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L.A. Hotel Workers Vote to Back a Strike

September 15, 2004|Ronald D. White | Times Staff Writer

Nearly 2,000 waiters, housekeepers and other union workers at nine upscale Los Angeles County hotels set the table for a strike, labor leaders said Tuesday, hoping for added leverage in stalled contract negotiations.

About 75% of the roughly 2,800 members of the Unite Here union cast ballots Monday, and 83% of them authorized the union to strike. The vote doesn't launch a strike, but it gives union leaders the right to call one should labor talks fail.

Hotel workers in San Francisco and Washington also authorized strikes.

"Hotel workers work from paycheck to paycheck. This shows that they are pretty fed up," said Maria Elena Durazo, president of Los Angeles Local 11 of Unite Here.

The hotels took the vote in stride. "We hope there is no strike. Everybody loses in a strike," said spokesman Fred Muir. "We are doing what we can to avoid this by staying at the bargaining table and working with a mediator."

Durazo said the strike authorization was necessary leverage against the hotels, which have an agreement to lock out union workers if Unite Here strikes just one.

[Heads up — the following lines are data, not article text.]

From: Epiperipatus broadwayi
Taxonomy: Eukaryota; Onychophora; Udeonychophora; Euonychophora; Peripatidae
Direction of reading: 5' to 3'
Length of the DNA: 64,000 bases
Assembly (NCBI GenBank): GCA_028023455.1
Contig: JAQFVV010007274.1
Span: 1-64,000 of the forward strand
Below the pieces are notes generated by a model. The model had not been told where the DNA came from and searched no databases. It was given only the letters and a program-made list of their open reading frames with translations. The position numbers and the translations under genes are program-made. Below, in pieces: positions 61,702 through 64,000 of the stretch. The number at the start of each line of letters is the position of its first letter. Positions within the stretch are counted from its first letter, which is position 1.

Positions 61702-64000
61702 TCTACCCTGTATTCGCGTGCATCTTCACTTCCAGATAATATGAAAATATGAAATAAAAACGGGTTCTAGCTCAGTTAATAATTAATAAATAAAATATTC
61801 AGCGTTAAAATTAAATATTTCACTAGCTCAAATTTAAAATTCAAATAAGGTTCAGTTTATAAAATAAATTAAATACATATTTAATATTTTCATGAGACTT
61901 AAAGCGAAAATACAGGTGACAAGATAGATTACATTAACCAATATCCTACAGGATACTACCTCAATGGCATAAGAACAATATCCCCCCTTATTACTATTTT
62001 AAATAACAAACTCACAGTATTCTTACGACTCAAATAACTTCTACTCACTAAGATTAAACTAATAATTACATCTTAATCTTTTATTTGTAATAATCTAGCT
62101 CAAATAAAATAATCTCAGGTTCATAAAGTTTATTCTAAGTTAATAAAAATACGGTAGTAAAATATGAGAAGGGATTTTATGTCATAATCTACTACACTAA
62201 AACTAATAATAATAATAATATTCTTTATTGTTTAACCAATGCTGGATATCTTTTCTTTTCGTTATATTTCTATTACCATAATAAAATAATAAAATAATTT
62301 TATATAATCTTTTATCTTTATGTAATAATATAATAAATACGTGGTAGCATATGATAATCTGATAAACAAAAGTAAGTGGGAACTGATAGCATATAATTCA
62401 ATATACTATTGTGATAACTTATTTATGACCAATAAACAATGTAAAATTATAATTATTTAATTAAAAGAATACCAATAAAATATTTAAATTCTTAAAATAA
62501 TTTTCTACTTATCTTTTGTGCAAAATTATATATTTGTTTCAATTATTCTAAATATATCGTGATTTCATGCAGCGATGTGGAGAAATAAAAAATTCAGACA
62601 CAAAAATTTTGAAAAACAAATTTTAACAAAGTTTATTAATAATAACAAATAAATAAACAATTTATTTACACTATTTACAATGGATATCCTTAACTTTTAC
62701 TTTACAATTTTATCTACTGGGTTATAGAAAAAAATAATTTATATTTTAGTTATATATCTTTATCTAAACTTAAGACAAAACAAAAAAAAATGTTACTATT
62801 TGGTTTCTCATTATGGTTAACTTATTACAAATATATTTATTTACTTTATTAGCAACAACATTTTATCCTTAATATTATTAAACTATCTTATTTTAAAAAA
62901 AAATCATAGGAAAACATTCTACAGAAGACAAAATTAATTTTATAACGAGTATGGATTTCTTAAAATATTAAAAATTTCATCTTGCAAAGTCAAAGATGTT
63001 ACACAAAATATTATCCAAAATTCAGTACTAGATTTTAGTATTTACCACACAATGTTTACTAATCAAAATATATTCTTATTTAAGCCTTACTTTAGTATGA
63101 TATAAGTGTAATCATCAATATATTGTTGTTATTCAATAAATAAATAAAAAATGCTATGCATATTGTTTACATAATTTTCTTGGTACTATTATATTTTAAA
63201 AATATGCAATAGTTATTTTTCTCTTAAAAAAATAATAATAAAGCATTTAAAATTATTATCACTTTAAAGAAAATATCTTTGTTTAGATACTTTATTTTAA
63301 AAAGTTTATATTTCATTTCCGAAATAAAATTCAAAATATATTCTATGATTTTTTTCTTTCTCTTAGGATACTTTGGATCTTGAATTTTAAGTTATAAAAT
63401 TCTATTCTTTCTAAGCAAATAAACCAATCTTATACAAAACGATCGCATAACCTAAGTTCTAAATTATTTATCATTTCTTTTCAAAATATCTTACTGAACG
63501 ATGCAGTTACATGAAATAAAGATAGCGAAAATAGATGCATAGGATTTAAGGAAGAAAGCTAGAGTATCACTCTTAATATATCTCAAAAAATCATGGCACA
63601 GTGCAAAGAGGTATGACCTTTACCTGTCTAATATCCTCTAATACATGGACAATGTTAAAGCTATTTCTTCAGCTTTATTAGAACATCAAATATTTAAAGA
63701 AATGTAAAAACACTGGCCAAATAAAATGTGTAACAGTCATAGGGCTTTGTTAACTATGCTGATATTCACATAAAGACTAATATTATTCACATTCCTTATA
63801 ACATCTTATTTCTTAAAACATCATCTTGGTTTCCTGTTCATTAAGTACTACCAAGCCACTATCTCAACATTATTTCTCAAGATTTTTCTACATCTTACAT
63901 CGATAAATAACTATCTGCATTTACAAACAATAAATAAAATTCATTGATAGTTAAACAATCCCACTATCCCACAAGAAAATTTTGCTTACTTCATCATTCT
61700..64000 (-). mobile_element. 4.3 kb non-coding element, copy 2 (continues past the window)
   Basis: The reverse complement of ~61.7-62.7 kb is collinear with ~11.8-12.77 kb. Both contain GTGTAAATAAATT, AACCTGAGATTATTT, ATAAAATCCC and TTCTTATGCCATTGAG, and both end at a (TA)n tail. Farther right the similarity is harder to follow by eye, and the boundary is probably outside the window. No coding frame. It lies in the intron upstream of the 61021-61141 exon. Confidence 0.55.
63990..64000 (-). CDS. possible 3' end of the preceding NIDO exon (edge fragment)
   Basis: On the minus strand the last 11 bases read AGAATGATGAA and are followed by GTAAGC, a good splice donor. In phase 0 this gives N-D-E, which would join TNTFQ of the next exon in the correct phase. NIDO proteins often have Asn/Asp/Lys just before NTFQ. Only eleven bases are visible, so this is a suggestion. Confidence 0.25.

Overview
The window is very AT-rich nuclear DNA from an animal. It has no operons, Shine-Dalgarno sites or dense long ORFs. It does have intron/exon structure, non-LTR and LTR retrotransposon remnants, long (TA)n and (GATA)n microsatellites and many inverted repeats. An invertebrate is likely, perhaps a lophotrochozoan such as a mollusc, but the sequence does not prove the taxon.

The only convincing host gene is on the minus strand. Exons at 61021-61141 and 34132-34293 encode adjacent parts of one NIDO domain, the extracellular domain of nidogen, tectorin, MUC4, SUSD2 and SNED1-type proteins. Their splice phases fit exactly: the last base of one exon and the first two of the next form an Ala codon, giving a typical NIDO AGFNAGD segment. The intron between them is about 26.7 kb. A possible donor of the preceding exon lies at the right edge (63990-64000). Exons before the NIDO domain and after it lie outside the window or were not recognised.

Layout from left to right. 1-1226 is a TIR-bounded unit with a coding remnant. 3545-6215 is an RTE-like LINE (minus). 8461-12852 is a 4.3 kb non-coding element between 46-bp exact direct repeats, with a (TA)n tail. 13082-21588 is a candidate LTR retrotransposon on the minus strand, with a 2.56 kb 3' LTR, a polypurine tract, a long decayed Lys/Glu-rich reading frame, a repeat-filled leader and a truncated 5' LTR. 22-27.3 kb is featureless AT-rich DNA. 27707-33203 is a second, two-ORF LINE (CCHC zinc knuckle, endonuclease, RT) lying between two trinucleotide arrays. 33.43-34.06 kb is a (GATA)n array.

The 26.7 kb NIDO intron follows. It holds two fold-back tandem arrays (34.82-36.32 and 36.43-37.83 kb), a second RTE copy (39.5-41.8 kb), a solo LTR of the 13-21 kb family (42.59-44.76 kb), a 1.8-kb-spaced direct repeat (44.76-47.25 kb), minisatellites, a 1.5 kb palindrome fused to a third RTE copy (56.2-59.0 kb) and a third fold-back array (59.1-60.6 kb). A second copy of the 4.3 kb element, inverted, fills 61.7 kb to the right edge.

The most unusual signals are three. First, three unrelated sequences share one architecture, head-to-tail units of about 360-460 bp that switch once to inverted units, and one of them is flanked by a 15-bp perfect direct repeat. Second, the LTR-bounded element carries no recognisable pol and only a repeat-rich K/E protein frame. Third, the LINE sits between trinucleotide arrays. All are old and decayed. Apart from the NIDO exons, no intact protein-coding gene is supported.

The agreement also requires all nine to abide by an "offensive lockout" -- essentially a work stoppage imposed by employers -- if six are in favor.

Experts differed Tuesday on the effect of a strike or a lockout at the nine hotels, whose 5,600 rooms account for nearly 10% of the first-class lodging in Los Angeles County.

"This is an innovative union that would likely mobilize broader community support, and the hotels could feel that. You don't want to pay these kind of room rates while workers are out complaining about not being able to get by," said Harley Shaiken, a UC Berkeley professor specializing in labor issues. "The impact of a strike in luxury hotels in a market like L.A. could be significant."

But others disagreed.

"It would be an annoyance to the hotels. I'm not anticipating any kind of material impact on business," said Carl Winston, who directs the hospitality and tourism management program at San Diego State University. "They would be more concerned about the picketers being rowdy around their guests."

Negotiations between the union and the hotels began in March but have stalled over contract length. The union wants a two-year contract to coincide with negotiations in eight other cities and Hawaii, giving it added bargaining muscle.

The Los Angeles hotels are pushing for a five-year contract. The hotels also want workers to assume more of the cost of healthcare.

In San Francisco, about 77% of 4,000 workers at 14 hotels voted Tuesday, and about 97% of them authorized a strike. In Washington, about 60% of 3,400 workers at 14 hotels voted Monday, and nearly 95% were in favor of a strike.

Negotiations in Los Angeles and San Francisco have been on hold this week, but Peter J. Hurtgen, director of the Federal Mediation and Conciliation Service, has been talking separately with union and hotel officials.

The nine hotels are the Hyatt Regency Los Angeles, Hyatt West Hollywood, Millennium Biltmore, Regent Beverly Wilshire, Sheraton Universal, St. Regis, Westin Bonaventure, Westin Century Plaza and Wilshire Grand.

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Associated Press was used in compiling this report.

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